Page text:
Why Should The Government Cremate Bodies, Asks Allahabad High Court As It Dismisses Petition Seeking Disposal Of Bodies Buried Along Ganga Ghats

Why Should The Government Cremate Bodies, Asks Allahabad High Court As It Dismisses Petition Seeking Disposal Of Bodies Buried Along Ganga GhatsThe Allahabad High Court.
Snapshot
  • Petitioner reprimanded for urging the court to order the Uttar Pradesh government to dig out bodies buried along the Ganga ghats, and cremate them.

The Allahabad High Court dismissed a petition seeking disposal of bodies buried on various ghats of the Ganga in Prayagraj. It also reprimanded the petitioner, saying it was not a public interest litigation (PIL), but a "publicity interest litigation".

A bench led by Chief Justice Sanjay Yadav was hearing a petition seeking the court to direct the Uttar Pradesh government to dig out the bodies that have been buried along the ghats of the Ganga in various locations in Prayagraj, and cremate them.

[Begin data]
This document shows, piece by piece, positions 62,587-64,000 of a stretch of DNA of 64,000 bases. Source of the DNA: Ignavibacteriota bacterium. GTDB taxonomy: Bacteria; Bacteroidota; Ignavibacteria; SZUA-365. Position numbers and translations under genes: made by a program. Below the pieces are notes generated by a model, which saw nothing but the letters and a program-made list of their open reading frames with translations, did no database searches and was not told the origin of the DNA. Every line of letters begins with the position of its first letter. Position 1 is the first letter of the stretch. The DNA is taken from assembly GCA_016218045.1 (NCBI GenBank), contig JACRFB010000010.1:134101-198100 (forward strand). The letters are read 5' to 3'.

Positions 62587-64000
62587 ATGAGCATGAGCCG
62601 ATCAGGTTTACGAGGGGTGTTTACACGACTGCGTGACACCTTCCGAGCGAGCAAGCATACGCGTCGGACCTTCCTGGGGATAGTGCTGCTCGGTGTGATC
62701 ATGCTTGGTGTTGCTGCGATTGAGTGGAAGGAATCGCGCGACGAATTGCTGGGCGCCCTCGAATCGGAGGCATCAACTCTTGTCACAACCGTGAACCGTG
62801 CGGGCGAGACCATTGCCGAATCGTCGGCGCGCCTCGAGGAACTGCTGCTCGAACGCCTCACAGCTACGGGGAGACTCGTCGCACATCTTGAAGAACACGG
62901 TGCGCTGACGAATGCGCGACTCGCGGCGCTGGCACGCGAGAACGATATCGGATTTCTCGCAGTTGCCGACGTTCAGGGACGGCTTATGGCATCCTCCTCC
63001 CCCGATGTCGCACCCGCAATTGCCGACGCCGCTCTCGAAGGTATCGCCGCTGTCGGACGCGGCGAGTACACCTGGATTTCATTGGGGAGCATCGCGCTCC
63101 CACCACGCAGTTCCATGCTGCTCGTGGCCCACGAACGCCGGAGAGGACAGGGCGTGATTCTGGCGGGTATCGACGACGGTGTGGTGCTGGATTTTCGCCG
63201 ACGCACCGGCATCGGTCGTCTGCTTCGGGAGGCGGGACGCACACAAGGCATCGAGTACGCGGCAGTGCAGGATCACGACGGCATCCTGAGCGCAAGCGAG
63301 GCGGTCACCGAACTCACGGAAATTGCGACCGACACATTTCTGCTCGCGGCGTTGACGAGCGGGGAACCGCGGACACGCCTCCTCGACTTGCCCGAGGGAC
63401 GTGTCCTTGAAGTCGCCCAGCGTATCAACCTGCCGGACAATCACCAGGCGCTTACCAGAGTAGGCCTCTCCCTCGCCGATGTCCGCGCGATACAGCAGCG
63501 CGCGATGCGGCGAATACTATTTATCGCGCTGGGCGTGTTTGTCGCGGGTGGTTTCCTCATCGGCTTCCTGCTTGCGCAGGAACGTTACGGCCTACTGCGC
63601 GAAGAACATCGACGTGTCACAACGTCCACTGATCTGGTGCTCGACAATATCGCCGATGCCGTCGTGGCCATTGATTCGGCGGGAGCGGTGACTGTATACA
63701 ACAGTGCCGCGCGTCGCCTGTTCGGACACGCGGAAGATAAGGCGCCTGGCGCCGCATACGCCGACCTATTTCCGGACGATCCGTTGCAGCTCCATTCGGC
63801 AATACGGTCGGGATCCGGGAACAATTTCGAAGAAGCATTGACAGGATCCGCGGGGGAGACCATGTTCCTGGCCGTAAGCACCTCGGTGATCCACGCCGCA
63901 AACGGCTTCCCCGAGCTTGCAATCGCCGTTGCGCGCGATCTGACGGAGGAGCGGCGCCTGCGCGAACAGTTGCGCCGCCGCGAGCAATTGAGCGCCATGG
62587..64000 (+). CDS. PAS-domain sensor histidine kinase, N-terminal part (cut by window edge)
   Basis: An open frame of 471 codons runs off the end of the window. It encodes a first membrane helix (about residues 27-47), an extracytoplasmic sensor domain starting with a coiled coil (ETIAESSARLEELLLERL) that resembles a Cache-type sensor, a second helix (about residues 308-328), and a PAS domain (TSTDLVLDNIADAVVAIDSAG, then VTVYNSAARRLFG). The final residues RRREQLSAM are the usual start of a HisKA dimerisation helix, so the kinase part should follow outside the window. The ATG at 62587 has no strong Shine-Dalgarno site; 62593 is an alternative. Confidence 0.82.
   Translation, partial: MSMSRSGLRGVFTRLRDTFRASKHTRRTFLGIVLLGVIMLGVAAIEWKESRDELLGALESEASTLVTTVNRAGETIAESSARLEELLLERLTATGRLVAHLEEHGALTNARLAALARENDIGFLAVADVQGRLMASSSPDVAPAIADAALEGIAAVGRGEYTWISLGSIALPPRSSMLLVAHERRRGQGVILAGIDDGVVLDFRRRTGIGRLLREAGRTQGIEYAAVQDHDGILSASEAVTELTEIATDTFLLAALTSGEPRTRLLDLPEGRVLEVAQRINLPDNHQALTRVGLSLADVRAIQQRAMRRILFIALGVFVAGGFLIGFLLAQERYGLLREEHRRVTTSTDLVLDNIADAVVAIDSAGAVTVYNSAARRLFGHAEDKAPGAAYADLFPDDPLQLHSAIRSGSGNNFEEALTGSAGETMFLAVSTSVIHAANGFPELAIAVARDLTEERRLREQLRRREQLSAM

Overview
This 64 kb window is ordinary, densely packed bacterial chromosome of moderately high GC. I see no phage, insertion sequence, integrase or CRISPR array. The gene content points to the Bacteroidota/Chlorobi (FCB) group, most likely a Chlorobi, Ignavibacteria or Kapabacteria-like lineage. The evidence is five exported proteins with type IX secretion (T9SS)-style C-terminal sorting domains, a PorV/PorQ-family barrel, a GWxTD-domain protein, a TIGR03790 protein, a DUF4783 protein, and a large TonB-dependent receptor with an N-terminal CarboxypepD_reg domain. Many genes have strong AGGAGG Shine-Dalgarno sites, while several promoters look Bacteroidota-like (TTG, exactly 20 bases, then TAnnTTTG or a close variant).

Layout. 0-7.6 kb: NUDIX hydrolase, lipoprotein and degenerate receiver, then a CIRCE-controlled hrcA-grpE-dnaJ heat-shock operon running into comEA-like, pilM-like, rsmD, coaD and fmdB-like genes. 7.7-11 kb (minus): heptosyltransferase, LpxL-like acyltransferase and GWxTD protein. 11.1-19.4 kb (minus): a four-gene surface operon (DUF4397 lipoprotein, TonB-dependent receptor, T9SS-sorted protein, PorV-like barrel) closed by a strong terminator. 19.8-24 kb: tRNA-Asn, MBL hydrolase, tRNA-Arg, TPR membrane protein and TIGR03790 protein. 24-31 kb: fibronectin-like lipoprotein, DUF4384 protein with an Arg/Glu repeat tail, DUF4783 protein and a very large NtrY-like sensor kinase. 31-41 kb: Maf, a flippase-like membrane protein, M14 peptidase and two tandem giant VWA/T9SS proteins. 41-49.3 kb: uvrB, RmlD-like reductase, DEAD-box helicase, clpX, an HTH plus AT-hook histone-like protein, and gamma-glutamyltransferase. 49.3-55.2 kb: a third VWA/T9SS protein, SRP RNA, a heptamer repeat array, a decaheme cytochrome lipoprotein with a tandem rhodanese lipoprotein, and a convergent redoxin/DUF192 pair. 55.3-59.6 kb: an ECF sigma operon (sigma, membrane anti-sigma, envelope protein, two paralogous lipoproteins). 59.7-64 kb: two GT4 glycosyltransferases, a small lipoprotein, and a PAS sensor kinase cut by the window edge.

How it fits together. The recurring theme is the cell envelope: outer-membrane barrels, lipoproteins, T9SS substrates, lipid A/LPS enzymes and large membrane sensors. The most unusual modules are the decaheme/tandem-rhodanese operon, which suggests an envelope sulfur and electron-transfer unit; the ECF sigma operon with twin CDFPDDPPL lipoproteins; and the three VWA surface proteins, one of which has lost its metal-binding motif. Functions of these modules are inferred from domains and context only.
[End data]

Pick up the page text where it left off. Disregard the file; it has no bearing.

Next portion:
"Why should the state do that? If there is a death in a family, is it state's responsibility?" asked the bench of Chief Justice Sanjay Yadav and Justice Prakash Padia.

Observing that there are traditions and customs followed by various communities that live along the Ganga, the court asked what the petitioner had personally contributed to the cause that he was fighting for.

As reported by Bar & Bench, the court asked the petitioner if he had dug out and cremated bodies himself. "Please show some contribution otherwise we may impose a heavy cost because these are not public interest litigation, but publicity interest litigation," warned the court.

As the petitioner reasoned that he had advised people to go for electric cremation, the court said that didn't stand, and asked him to "do some research and withdraw, we are not entertaining such petitions".

As Live Law reports, the court asked the petitioner how he could seek its intervention under Article 226. The article empowers the high courts to issue directions, orders or writs to any person or authority, including the government.

The court reprimanded the petitioner, saying he had not examined the ground realities. When he pointed out that the National Human Rights Commission had passed an order regarding this matter, the court asked him to go complain to it, and not come to the court seeking directions.

Dismissing the petition, the court said, "The relief cannot be granted, do research and come back."

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